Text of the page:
The solution to this problem, at least in part, has been to embrace electronic music. A practice in which the performer, composer, and audience could be the same person, in which the process of the creation of the work lay solely with the creator of it, and one for which the aesthetic criteria for the sonic artwork would be determined by the decisions and aspirations of the creative musician alone. These are approaches so common today as to be completely taken for granted as normal in the production of music as an independent artist, even though in context Babbitt worked in very much an ivory-tower studio while today’s experimental musicians materialize their noisy visions in their basements with charity shop cassette recorders and hacked guitar effect pedals.
In a society where artistic merit, or value in general, conflated with perceived financial worth, it is interesting to note some commonalities in the approach to economic thinking expressed above by Babbitt, a largely “academic” composer working in the 1950’s and the heirs to an ostensibly post-punk/noise scene. For example, to again quote Joe Posset:
“The trade thing is a bit ‘our way of shaking hands’. It’s also a great way to keep the filthy lucre out of the equation. I sold one CD-R on that last tour. Just one; and if I ever find out who bought it I’ll give them the next posset slop report just for showing so much faith. But I came back with a stack of CD-Rs, tapes and vinyl the height of medium sized milk jug through trades with other bands, DIY labels and well-prepared punters. They will keep me spinning & smiling until December….Sociologically ‘alternative economy’ is one of the many interesting things about the n-au.”
Another perhaps surprising parellel in both thought and verbage can be seen in Richard Serra’s characterization of the relationships between sculpture, architecture, and late 20th Century Western Culture:
“…the ‘viewer’ is fiction. Basically this is my response to sculpture. I know there is absolutely no audience for sculpture, as there is none for poetry and experimental film. There is, however, a big audience for products that give people what they want and supposedly need but not more than they understand. Marketing is based on this premise.”
In terms of architecture right now, a lot of people have a need to build and a lot of clients are concerned with what is considered ‘relevant’. This creates a situation in which both client and architect receive criticism and advice on how to serve. Since there is no audience for sculpture or poetry, no one demands that they resist manipulation from the outside. On the contrary, the more one betrays one’s language to commercial interests, the greater the possibility that those in authority will reward one’s efforts. Architects have justifying phrases for this behavior. They call it ‘being appropriate’ or ‘compromising’. When Robert Venturi’s pylons for Federal Triangle in Washington, D.C., were criticiszed for not being symbolic enough, he returned the next day with the American flag atop each pylon. This is the kind of self-justifying pragmatic compromise I am talking about.” Richard Serra, in conversation with Peter Eisenman, 1983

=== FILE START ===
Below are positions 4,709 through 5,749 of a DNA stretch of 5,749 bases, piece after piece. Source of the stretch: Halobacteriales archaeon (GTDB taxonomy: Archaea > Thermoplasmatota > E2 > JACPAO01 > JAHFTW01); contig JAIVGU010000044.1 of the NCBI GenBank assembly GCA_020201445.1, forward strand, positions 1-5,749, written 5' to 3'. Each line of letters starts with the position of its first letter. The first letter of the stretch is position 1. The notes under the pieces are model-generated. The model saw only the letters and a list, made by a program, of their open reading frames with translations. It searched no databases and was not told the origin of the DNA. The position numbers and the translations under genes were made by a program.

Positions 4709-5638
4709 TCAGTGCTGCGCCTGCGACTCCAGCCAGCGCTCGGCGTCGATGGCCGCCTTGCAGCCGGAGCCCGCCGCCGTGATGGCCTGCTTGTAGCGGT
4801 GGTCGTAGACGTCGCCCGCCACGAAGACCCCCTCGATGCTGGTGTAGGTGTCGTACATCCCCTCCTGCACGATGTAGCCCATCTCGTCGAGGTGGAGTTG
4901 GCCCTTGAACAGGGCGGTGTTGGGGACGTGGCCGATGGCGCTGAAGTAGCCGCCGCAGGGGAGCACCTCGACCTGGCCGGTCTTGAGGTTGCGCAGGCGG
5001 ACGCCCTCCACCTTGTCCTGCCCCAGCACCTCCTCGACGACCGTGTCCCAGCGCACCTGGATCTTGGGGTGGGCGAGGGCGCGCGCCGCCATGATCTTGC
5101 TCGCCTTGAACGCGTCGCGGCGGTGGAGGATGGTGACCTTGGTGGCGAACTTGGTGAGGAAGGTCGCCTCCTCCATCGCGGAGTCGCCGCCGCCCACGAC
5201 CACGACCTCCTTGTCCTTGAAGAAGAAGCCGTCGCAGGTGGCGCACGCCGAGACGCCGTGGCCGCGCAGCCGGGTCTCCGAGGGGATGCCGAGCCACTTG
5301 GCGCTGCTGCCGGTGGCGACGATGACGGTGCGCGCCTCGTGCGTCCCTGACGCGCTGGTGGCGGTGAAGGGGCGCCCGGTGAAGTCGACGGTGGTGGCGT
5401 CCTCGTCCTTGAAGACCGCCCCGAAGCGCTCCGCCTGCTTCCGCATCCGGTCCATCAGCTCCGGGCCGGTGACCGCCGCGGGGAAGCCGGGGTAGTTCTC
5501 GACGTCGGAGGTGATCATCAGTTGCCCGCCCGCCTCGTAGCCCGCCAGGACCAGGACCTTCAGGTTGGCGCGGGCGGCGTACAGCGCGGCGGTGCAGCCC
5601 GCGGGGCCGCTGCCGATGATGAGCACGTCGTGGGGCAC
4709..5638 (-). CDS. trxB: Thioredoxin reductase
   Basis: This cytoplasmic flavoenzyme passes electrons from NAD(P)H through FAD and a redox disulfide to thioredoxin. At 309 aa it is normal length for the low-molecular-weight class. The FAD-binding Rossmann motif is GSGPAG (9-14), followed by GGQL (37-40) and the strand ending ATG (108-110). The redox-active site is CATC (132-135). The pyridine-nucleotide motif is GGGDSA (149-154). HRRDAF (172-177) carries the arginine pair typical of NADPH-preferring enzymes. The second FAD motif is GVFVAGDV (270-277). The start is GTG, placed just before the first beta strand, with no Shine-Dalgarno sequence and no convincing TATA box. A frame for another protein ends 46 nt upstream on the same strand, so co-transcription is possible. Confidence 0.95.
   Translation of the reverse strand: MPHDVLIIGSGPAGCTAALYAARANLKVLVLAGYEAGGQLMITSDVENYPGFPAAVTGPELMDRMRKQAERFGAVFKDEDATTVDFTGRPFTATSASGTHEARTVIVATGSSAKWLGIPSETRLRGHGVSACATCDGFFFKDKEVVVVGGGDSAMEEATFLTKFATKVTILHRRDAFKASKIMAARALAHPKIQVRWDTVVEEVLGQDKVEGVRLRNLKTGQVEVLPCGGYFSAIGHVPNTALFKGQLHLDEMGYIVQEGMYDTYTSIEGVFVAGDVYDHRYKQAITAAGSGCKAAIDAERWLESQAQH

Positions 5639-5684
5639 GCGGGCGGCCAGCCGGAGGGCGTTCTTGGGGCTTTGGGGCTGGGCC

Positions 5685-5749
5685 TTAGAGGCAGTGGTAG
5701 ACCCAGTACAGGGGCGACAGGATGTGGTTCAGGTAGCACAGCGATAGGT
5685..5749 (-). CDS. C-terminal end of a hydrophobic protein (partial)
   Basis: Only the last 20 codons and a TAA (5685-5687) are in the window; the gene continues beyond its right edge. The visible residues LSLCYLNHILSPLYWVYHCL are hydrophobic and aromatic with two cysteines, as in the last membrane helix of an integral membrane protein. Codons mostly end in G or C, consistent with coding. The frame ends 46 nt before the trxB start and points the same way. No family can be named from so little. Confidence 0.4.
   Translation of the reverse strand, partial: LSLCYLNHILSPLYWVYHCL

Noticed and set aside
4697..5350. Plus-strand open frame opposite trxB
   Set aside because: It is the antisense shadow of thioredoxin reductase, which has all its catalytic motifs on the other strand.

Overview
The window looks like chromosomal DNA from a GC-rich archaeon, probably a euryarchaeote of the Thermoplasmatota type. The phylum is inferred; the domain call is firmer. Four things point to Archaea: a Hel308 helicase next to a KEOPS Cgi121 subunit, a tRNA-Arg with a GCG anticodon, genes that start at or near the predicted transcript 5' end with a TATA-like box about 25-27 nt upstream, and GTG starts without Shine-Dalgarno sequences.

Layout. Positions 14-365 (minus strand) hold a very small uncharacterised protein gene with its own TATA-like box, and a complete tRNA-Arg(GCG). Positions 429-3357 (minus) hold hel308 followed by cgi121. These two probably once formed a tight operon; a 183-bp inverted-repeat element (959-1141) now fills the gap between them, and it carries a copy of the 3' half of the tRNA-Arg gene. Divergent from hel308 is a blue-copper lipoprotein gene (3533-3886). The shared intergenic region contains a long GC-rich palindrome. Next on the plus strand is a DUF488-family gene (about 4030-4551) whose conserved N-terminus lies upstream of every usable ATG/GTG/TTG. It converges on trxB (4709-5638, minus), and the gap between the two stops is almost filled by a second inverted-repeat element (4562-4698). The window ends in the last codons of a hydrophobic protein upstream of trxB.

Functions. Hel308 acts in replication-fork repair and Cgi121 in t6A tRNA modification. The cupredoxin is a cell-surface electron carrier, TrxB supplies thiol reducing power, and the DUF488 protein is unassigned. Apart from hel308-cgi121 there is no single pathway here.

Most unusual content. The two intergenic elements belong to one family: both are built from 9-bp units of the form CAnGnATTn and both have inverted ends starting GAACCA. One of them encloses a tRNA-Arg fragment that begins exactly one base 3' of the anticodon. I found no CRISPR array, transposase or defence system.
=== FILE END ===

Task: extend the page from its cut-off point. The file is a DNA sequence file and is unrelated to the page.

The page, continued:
So then, the No Audience approach, as characterized by such diverse artists as Hayler, Babbit, and even Richard Serra, can also be seen as an approach of No-Compromise to market pressures, as compromises have been rendered entirely unnecessary, whether in regards to the pursuit of money or fame, the two indicators of value used to characterize mainstream artistic production. Thus, when the celebrated music critic Simon Reynolds characterized Hayler’s approach as “melancholic” at a conference on DIY art and media in 2012 at Tillburg’s Incubate Festival, and suggested that the No Audience approach symbolized a general tendency within DIY culture which threatenes to bring about its own “inconsequentiality” by eschewing a depedency on an audience, Hayler responds:
(Simon Reynolds on DIY culture
“The extent to which you commit yourself is entirely your own concern. You don’t have to sound punk either, or cop a snarling attitude. Simon Reynolds, betraying an old-fashioned punknosity, suggests the underground should define itself in opposition to the mainstream. Quaint, eh? In turn I’d suggest that it is far more radical to ignore it. The machine loves to be raged against – what it can’t bear is to be shrugged off as irrelevant. Which, of course, it is.”
Thus, we engage and commit ourselves to the level of our own concern, and determine our own degrees of engagement and interest in our artistic pursuits, which, after all, is what a whole lot of both post-Romantic and DIY post-punk rhetoric suggests that participation in music and art are all about. The No Audience Underground further suggests a framework for engagement with society as a whole, and a liberating way of being in the world, in which each individual constructively opts-out.
Some Radio Free Midwich articles of note: